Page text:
Most of the answers had to do with distance from the object, but there's more to it than that. Part of the problem is the way autofocus works (passive autofocus, at least, which is the kind you get on good digital cameras). And part of it is the mysterious kinship between red and black.
Autofocus works by detecting an object in the frame and measuring the degree of contrast between it and something next to it. It now makes a small change and sees if the contrast has become greater. When it's at its greatest, the autofocus says "voila!" and stops adjusting. If it can't find sufficient contrast, it keeps hunting or gives up in disgust.
The more contrast, the easier it is for the autofocus to do its job. In scenes of low light, there's very little contrast. In scenes with a monotone subject, such as snow on the ground or clear blue sky, it's also hard for autofocus to find enough contrast to grab a target. Same reason; not enough contrast for the autofocus sensor to gab hold of.
You can read a basic explanation of the autofocus process in How Stuff Works and a better one here (Cambridge Colour.com)
Now remember that we were talking about a red object on a black background, such as this one:
This image consists of pure red, exactly half way between full light and full dark (128 on a scale of 0-256). That's represented by the thin red line on the histogram show upper right in this screen shot. No problem for autofocus, right? Well, it IS a problem, and here's why. Autofocus sensors do not see color. They only see black and white. And when you desaturate this image, you get this:
When you take the color out of red, leaving only its gray value, it is nowhere near "middle gray." In fact, as the histogram shows, it's barely half way between pure black and middle gray. So your autofocus sensor actually has much less contrast to work with than our eyes think it should!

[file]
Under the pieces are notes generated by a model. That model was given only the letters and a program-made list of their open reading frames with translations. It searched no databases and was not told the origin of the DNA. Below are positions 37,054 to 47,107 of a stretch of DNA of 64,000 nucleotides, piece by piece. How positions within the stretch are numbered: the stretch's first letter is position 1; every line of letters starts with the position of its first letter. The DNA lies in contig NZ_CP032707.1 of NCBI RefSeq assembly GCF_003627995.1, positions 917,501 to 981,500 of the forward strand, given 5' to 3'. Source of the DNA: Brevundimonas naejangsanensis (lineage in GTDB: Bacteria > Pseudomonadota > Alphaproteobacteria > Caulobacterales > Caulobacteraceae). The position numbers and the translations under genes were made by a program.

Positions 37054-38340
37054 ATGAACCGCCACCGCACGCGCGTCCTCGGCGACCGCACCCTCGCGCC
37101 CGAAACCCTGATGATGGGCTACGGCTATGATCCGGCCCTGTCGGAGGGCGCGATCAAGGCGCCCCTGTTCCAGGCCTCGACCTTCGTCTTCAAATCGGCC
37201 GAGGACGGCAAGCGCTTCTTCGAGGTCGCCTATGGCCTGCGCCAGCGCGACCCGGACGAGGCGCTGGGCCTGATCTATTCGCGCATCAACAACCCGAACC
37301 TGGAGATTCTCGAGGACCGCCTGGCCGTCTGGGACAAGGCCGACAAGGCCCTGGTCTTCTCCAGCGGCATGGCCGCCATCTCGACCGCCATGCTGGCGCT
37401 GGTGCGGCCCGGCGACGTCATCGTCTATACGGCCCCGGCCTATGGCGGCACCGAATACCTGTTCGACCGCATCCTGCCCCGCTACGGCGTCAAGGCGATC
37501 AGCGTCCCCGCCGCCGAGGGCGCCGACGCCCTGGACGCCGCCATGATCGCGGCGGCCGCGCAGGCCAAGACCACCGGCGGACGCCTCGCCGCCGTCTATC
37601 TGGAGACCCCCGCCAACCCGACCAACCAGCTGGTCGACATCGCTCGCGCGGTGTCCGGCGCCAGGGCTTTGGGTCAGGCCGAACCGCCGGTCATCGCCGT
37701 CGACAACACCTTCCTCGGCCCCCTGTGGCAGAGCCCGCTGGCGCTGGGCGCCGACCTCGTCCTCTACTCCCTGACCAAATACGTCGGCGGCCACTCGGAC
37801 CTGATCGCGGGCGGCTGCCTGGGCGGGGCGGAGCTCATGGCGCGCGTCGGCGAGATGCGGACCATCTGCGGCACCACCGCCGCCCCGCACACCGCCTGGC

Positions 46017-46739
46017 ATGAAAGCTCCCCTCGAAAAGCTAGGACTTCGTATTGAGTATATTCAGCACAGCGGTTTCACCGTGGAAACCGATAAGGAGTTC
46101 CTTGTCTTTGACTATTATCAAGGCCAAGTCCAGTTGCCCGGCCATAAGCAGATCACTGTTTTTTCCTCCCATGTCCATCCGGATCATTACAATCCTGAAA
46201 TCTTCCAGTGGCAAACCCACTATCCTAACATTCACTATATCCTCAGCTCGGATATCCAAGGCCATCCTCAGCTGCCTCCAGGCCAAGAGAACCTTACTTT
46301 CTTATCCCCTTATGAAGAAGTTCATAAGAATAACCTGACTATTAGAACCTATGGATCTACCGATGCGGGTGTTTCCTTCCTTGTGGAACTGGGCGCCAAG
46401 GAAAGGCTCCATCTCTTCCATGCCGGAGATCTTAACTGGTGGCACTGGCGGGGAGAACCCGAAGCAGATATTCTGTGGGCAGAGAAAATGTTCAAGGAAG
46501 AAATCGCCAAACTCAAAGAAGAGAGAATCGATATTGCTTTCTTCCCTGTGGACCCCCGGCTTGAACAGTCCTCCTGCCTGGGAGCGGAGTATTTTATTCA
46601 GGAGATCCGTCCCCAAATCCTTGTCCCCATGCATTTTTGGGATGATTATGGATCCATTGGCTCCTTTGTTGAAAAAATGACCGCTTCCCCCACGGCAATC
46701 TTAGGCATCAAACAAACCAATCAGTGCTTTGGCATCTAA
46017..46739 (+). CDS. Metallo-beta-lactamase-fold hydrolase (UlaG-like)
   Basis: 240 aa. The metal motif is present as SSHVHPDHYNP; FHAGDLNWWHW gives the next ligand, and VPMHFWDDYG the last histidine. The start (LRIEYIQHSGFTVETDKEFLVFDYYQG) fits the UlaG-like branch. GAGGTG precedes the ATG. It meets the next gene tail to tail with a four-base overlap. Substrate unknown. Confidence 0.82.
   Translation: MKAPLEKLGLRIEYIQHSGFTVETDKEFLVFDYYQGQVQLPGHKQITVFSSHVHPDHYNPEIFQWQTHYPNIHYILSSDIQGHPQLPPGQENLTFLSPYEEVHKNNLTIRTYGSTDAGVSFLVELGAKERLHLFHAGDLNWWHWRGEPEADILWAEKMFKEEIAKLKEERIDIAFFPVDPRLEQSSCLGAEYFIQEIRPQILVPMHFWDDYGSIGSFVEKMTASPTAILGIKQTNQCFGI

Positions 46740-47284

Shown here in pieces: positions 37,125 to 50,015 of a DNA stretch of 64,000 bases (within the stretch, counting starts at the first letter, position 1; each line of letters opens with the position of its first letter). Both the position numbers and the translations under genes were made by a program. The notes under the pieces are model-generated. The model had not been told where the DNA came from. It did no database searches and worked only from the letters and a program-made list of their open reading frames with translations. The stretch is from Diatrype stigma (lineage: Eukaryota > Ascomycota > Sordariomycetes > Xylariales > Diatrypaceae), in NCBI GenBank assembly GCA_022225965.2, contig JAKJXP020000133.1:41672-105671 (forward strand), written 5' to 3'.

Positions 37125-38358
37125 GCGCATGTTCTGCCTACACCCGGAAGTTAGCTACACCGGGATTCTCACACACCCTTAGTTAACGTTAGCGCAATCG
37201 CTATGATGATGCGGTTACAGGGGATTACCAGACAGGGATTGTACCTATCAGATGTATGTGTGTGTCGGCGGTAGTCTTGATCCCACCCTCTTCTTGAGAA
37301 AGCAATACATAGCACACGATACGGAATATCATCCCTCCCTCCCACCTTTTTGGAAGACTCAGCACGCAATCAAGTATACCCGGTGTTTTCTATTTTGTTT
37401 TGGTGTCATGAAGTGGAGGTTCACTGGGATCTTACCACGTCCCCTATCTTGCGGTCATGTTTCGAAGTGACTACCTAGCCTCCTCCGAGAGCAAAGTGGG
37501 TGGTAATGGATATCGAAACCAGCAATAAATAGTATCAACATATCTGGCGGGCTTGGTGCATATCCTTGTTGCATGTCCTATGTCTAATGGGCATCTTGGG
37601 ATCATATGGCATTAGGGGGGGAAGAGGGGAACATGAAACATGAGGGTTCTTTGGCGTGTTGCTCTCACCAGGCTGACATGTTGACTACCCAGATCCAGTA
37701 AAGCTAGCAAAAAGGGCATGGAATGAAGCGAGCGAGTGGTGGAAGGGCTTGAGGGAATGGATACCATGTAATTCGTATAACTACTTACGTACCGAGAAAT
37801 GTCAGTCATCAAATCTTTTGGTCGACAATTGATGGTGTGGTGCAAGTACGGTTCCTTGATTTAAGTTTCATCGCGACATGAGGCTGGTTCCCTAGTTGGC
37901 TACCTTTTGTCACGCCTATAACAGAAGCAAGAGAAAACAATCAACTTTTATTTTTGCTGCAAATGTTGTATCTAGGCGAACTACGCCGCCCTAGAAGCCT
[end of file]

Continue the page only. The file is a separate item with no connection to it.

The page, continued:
Now both these illustrations are for crisply defined edges. What happens if the red object was, say, a soft fuzzy pillow? Here's the same red-on-black image with the edges blurred:
Now there's even less contrast to work with. Your autofocus would have a tough time with this image!
Sometimes autofocus can't handle things because they are too close together, or because the high-contrast region picked up by the sensor blocks out the subject you DO want to have in focus. No autofocus system could handle the image below.
At 100% crop (of a downsized jpg, so it looks lousy) you can see that the girl is actually in focus while the bamboo screen is not. This HAD to be done manually, because autofocus would grab the screen and not the model. I know; I tried it!
A couple of additional comments and we're done. First a lot of red in any image tends to make a very poor black-and-white conversion. Because red is actually such a dark color, red tones tend to convert as dark grey or near black.
That's a digression from talking about autofocus, but it's something worth remembering the next time you try to render a very red sunset as a black and white image! (Yellow, on the other hand, converts splendidly, as you can see in the two sample pix below. The histogram shows you that the ONLY change made from the color version to black-and-white is desaturation. Autofocus had no problem with this one. Enjoy!)